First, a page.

Stray Dog Survives Euthanasia Chamber
Reprinted from WTOCTV.com in Savannah, Georgia
You always hear cats have nine lives, but a Hinesville dog is starting on her second.
Animal Control was putting her and three other dogs down, but after 30 minutes in the gas chamber, she still survived.
People who run the Liberty County Humane Shelter say they're not sure how, but they're hoping her story can serve as a catalyst for shutting down the gas chamber for good.
Watching her tail wag Friday afternoon you would never guess what horror this happy-looking dog had gone through just a day earlier.
Deborah Palpal-Latoc, with LCHS, says "It will never leave me. I have had nightmares and don't think I'll ever forget this as long as I live."
Palpal-latoc saw first hand. When a chamber filled with carbon dioxide failed to kill the two year old dog, she helped pull her out of the cage and get her to a veterinarian.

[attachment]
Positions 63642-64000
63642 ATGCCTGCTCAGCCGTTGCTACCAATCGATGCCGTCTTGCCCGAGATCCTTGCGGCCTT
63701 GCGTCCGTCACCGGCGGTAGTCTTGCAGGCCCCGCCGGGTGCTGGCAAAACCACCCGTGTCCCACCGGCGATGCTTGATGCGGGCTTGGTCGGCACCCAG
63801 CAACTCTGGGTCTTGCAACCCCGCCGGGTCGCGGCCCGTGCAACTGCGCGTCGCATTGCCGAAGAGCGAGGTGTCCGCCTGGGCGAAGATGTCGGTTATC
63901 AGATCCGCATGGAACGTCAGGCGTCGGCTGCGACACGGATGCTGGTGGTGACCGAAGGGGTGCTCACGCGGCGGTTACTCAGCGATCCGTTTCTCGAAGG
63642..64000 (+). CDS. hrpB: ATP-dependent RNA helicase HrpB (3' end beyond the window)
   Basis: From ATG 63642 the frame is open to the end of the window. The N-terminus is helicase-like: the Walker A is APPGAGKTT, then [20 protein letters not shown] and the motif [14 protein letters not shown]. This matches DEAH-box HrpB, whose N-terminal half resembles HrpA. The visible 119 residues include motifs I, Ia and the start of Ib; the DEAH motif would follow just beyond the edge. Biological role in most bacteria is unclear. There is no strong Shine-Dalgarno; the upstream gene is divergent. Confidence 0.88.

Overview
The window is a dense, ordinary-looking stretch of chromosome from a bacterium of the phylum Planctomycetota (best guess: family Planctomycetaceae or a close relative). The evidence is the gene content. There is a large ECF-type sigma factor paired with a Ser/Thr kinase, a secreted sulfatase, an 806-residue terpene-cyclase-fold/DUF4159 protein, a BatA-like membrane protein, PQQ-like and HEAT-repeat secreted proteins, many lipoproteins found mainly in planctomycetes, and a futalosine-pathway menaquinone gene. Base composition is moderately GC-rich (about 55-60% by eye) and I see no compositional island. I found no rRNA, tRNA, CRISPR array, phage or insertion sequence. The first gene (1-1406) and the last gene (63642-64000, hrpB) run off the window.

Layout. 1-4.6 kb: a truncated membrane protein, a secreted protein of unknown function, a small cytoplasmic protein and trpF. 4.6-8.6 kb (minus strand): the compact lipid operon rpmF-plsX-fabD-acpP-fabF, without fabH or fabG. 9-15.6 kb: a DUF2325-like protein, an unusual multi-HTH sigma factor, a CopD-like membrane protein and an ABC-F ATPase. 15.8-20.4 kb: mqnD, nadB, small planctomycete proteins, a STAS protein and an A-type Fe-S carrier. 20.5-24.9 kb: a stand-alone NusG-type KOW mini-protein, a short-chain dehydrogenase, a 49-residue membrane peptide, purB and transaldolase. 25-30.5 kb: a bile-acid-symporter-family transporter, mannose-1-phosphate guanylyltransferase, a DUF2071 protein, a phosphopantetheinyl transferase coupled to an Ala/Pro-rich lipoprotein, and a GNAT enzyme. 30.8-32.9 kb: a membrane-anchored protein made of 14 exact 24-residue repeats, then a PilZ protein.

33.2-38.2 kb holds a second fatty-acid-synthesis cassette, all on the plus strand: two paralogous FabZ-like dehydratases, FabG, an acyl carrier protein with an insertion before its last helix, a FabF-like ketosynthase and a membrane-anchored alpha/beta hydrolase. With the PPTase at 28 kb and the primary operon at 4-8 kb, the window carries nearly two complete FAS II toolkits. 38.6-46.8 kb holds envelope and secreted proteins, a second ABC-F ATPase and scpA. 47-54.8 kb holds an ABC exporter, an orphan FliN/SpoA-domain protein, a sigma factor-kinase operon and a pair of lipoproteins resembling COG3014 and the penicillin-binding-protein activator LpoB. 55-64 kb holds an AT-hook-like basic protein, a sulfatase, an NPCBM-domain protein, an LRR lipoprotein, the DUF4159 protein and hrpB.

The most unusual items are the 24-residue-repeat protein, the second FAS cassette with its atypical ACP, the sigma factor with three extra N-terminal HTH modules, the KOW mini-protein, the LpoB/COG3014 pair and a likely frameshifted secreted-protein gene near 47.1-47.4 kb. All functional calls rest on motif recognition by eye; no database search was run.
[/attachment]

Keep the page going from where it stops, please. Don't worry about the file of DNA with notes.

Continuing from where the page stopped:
"the dog above her -- it's bodily fluids were dripping all over her," recalls Palpal-Latoc with tears in her eyes. "And she was cowering and scared and foaming at the mouth and trying to get out."
Now the dog, who's since been named "Amazing Grace," is serving as an example.
People at the humane shelter say gas simply isn't a humane way to euthanize stray dogs.
"It is very hard. I would never do it again," says Wendy Thompson, who worked as an animal control officer for three months.
She says long before Amazing Grace showed up, she probably put several hundred dogs and cats to death in the same cages: "Having to put an animal down, I actually did cry several times. I had to walk off and do what I need to do, get through it."
The humane shelter's been fighting gas for years -- and thinks that with Amazing Grace's help -- they may have finally won. They've been told that Animal Control will be moving to lethal injection next week.
A lot of people probably would like to adopt Amazing Grace, but she's already been spoken for.
Workers at the humane shelter say instead, folks should try and save a different animal instead.